I've always been amazed at the grace and facility with which Old Master artists could render the human figure, particularly in motion. Even the lesser artists seemed to do this well. I wouldn't for a minute knock the output of contemporary realist painters (Jacob Collins, for instance would be a master in any period, Old or New) However, it's interesting that most contemporary nudes are static depictions, at least the ones I see. Relatively few artists seem to attempt the dynamic nudes that were so prevalent in the past.
So what's the deal? Were old artists just better than current ones? I doubt it. Did they just see more naked people? If anything I'd wager the opposite is true. Who knows... I certainly don't. But something occurred to me when looking at some of Leonardo's sketchbooks recently. He produced page after page of sketches of horses in motion. The larger forms of horses and people are obviously pretty different, but the smaller muscular shapes and some of the limb motions can look pretty similar. And particularly with their strongly developed muscles and short hair, the outer anatomy of horses is highly visible.
I'd guess that 500 years ago, animals in general were just a lot more closely integrated part of everybody's life. And this would particularly be true of horses. Unless you were dirt poor and had to walk, getting from Upper Frogmoor to Lower Dullcrest involved a horse in some way. Daily life was full of the opportunities to observe these animals close up, and even if one was not specifically studying them, one would almost certainly subconsciously absorb the characteristic shapes and forms of these magnificent animals in motion. And a good intuitive feeling for shapes and motions of 4-limbed, well muscled animals could only positively feed into one's depiction of humans in motion.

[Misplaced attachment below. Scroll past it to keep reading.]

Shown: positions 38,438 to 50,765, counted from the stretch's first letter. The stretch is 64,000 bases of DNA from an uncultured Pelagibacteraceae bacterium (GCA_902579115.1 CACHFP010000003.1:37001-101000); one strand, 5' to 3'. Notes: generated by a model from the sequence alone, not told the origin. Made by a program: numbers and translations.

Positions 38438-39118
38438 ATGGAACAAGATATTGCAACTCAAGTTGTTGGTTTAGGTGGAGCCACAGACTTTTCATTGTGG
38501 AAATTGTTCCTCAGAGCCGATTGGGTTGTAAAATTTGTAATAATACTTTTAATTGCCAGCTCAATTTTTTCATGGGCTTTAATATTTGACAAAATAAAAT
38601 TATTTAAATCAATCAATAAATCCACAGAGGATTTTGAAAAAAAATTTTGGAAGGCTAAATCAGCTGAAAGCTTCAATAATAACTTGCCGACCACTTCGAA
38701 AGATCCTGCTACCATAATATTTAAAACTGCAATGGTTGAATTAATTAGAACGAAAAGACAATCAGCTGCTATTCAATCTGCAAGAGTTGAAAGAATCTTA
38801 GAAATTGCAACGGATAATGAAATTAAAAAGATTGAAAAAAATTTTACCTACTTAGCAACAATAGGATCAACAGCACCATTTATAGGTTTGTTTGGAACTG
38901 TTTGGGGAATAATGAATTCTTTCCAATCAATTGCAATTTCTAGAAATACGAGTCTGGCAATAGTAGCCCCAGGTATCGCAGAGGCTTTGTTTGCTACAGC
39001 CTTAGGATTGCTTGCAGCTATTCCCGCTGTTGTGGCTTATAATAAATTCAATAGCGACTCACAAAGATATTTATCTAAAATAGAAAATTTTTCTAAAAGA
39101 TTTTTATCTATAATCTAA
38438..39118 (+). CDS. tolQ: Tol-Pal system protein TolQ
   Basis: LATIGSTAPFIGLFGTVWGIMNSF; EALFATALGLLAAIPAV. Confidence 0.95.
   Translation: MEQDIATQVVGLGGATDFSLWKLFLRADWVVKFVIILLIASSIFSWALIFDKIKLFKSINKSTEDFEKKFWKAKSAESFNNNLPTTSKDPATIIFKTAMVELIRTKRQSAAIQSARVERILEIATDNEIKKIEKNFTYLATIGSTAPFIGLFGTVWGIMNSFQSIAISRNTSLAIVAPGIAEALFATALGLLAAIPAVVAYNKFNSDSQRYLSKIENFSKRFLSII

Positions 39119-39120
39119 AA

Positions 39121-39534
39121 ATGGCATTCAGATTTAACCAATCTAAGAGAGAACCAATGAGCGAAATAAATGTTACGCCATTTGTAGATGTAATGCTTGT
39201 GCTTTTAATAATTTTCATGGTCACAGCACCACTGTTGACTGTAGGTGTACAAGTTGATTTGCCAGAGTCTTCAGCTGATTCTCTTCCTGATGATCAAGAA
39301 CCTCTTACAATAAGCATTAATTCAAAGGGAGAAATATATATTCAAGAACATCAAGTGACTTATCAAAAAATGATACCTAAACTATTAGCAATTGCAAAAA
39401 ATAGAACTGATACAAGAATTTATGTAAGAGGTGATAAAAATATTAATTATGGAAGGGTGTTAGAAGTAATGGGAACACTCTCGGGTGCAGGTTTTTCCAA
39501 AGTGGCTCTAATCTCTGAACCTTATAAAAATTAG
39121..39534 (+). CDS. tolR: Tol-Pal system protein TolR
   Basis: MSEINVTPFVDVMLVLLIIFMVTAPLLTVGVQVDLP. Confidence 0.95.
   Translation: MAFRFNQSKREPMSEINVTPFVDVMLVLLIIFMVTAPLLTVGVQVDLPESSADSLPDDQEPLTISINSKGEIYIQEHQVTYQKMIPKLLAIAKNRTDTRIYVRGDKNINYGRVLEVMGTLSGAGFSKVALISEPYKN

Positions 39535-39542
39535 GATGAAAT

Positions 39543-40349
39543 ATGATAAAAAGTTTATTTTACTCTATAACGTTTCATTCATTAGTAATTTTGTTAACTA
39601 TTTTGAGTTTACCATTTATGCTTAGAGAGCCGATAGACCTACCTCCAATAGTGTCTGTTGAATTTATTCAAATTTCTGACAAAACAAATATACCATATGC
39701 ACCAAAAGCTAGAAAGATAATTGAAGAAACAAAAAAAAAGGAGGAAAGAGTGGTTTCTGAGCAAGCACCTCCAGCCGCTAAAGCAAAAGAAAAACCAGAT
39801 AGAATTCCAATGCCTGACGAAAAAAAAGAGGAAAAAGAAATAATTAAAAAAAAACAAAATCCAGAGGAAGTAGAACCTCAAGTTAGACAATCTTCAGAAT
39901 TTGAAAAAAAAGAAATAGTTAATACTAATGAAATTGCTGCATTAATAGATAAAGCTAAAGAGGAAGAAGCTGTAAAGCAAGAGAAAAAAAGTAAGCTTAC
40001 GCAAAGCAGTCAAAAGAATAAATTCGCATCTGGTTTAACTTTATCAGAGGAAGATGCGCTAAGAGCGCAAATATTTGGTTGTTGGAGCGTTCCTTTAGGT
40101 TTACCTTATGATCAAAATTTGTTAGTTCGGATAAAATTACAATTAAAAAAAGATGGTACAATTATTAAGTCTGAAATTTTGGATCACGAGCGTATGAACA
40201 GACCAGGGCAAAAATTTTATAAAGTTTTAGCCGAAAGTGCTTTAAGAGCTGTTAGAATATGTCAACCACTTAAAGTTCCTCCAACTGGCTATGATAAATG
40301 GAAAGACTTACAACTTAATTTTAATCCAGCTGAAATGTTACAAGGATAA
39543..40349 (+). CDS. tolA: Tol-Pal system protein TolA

Obviously, few of us now have the opportunity to regularly see horses. Although our Great Dane sometimes seems massive enough (particularly when he tries to sit on my lap), I would have to say that it's been years since I've seen one in person.
So what does this mean... should artists all start spending time at the race track? Well, I'm not advocating gambling, and I have no idea if I'm onto something here; I am just wildly speculating, after all. But it does seem interesting enough to write about, and I'll probably look at pictures of horses more closely from now on.